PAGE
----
November 7, 2013
You’ve heard in the media about the rise in measles this year and that everyone should panic and make sure they are vaccinated. Well, the truth is that measles is really no different this year than in almost every other year in the past two decades. According to the CDC, measles is now considered effectively eradicated from the United States. This means that the disease doesn’t float around the U.S. looking for victims to infect on a daily basis. 99% of measles cases occur because someone travels internationally, catches the disease, brings it back to the U.S., and spreads it to several of their neighbors. This happens every year in about 10 counties nationwide, with about 100 total yearly cases. Each outbreak typically has between 5 and 10 patients, and is quickly identified, quarantined, and stopped. This is much less risky than say, for example, chickenpox, which is continually floating around the country infecting people each and every day; anyone could catch it anywhere, anytime. Not so with measles.
So why all the fuss this year? We’ve had two outbreaks with unusually large numbers in two unvaccinated groups – one in New York (58 cases) and one in Texas (over 20 cases). These two outbreaks alone account for what would typically be a whole year’s worth of cases. So, this year’s total will be higher than usual. But that has no effect on the risk of our population in general. What puts us at risk is the total number of outbreaks, not the total number of cases. If, for example, we had 50 outbreaks in 50 counties nationwide, that would pose a much greater risk of measles continuing to spread compared to our usual status of about 10 outbreaks.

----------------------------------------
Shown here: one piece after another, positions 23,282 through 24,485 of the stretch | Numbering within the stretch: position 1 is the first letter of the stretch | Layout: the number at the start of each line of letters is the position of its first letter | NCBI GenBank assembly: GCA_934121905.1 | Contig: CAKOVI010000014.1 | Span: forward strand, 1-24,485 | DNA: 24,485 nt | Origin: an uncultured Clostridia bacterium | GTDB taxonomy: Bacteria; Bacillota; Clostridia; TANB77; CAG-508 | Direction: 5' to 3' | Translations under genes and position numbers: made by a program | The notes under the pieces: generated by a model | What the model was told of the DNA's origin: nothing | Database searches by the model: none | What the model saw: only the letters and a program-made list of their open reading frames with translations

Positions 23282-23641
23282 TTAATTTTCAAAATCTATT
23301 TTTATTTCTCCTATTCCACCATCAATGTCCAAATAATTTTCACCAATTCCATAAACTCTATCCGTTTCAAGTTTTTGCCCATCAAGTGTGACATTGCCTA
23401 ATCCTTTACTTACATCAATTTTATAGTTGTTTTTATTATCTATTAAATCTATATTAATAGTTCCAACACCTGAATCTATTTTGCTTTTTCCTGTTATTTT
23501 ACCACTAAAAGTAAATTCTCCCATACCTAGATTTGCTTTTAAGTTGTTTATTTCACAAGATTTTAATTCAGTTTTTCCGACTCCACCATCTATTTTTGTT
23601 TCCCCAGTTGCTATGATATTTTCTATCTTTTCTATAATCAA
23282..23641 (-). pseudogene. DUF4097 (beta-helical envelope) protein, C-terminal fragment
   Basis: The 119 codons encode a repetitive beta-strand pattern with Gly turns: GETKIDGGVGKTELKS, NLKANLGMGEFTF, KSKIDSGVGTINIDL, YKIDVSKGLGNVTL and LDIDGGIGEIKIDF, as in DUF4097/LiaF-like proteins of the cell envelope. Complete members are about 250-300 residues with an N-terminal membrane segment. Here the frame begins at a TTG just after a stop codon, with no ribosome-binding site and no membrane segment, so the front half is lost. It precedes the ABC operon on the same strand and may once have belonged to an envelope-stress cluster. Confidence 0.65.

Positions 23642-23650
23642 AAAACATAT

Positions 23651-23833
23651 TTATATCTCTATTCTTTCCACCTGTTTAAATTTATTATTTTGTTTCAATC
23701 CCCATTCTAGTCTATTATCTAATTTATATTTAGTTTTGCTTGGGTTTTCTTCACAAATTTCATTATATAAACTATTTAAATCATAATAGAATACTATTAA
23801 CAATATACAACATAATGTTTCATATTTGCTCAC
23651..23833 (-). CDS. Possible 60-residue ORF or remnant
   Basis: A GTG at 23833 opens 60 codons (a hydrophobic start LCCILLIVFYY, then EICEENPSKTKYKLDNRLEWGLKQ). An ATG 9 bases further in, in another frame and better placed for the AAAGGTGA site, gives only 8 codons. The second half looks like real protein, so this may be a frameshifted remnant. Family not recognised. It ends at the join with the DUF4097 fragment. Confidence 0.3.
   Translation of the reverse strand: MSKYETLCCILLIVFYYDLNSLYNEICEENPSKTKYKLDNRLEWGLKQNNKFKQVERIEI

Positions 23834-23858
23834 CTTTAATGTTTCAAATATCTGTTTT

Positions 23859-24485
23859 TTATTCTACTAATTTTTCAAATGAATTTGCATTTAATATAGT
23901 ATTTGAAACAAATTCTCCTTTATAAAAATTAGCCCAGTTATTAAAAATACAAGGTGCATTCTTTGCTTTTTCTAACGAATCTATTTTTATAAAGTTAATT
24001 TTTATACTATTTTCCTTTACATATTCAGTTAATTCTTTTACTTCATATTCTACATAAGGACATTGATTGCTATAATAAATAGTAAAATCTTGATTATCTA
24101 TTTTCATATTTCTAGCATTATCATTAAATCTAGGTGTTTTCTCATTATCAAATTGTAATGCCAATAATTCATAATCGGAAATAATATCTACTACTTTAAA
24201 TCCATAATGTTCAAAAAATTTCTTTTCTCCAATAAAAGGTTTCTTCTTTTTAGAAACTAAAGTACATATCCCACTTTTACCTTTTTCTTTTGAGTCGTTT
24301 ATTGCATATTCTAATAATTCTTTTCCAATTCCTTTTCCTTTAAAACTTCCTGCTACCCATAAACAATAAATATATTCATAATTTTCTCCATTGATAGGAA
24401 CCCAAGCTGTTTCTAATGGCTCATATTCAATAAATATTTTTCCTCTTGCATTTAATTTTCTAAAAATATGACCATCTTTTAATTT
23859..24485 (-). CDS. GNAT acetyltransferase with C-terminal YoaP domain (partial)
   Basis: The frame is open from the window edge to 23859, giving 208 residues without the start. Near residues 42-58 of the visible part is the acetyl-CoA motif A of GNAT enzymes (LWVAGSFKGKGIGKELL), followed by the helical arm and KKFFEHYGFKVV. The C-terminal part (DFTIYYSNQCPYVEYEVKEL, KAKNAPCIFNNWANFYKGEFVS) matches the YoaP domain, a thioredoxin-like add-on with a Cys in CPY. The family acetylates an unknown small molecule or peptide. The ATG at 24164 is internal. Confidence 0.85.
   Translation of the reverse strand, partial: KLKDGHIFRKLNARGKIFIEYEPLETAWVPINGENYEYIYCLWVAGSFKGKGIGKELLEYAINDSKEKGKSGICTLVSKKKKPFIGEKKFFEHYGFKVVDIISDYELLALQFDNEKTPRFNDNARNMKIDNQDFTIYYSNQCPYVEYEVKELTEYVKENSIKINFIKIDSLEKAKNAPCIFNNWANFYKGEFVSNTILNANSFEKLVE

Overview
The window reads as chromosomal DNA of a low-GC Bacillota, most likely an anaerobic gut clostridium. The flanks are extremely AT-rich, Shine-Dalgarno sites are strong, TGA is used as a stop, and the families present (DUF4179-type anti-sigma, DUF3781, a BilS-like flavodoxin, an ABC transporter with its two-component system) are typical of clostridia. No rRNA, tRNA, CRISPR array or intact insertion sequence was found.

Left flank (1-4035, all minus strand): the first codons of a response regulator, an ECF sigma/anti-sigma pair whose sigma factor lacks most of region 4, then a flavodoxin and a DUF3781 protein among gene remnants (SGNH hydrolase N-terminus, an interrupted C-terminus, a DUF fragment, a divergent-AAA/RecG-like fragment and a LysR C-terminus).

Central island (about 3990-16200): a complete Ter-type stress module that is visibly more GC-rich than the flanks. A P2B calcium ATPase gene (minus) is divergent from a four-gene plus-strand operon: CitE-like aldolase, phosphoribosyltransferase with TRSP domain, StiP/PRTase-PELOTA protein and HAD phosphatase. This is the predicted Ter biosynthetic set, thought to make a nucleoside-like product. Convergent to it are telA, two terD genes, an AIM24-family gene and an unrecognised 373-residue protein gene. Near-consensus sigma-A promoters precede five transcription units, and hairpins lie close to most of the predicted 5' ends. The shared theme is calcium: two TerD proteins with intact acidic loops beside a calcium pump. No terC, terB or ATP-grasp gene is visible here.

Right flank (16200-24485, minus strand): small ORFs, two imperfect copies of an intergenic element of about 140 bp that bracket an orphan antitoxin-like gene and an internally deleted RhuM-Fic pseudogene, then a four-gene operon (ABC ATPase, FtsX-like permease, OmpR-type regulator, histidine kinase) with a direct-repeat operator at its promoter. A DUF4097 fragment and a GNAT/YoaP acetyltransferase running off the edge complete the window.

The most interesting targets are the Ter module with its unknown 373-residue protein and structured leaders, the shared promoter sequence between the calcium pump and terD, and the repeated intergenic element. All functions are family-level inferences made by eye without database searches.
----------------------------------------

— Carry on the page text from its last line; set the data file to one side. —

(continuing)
We agree that vaccination is important, but if you’ve chosen to skip the MMR vaccine, the current status of measles in our country is really very little different than usual, and the hype that you read in the media should not influence your decision.
Dr. Bob Sears